Ohio State's Urban Meyer, facing bowl ban, to place more emphasis on Michigan game
It won't even be eligible to play in the Big Ten championship game.
So, the question is: With the postseason off the table, will Ohio State place increased focus on its season finale against heated-rival Michigan?
"Sure," Ohio State coach Urban Meyer said Thursday at Big Ten media days in Chicago. "I don't know if you can add any more to it, but ... the big reason is hopefully, by the end of the season, it'll be two really good football teams who are going to play each other.
"Certainly in our own state, a buzz about it already was created."
Ohio State lost its final four games of the season to finish 6-7, its first losing season since 1988.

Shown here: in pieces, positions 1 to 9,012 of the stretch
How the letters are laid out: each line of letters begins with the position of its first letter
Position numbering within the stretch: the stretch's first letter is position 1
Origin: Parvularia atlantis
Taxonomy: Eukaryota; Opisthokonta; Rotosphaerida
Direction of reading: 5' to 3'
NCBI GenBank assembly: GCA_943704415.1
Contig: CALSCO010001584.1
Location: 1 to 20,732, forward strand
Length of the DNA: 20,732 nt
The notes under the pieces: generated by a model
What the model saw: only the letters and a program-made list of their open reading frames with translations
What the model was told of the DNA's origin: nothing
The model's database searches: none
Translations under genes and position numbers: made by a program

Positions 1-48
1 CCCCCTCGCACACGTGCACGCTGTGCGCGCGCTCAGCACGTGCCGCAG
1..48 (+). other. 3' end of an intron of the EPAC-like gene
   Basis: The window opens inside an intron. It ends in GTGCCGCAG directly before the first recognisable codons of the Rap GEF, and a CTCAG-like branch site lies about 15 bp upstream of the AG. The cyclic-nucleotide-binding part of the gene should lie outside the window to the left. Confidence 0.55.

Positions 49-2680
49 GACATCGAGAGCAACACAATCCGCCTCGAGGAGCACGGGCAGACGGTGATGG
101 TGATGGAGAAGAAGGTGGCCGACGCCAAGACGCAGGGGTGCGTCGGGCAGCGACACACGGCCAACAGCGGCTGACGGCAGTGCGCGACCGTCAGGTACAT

Meyer brings hope to Columbus, though, after his work at Bowling Green, Utah and Florida. He won two national championships with the Gators, and turned several quarterbacks into Heisman Trophy contenders.
His star pupil, Tim Tebow at Florida, became the first sophomore in the history of college football to win the award.
Meyer, as it happens, inherits a dynamic mobile quarterback at Ohio State in Braxton Miller. The sophomore is expected to prosper in the new spread offensive scheme.
But without a postseason state, will Ohio State be resigned to treating Michigan like a bowl game?
"I haven't made that decision yet on how we'll attack that game," Meyer said. "It will be our biggest game of the year, and we'll be ready for it. If we have to come up with some kind of gimmick or something to go play that game, that means we're not very good.
I've had to do that before. Coaches kind of circle the wagons and give out wristbands and do all kinds of crazy T-shirts and all that. (But) I'm hoping we're really, really good, tackle well and move the ball well and play a great game against a very good team."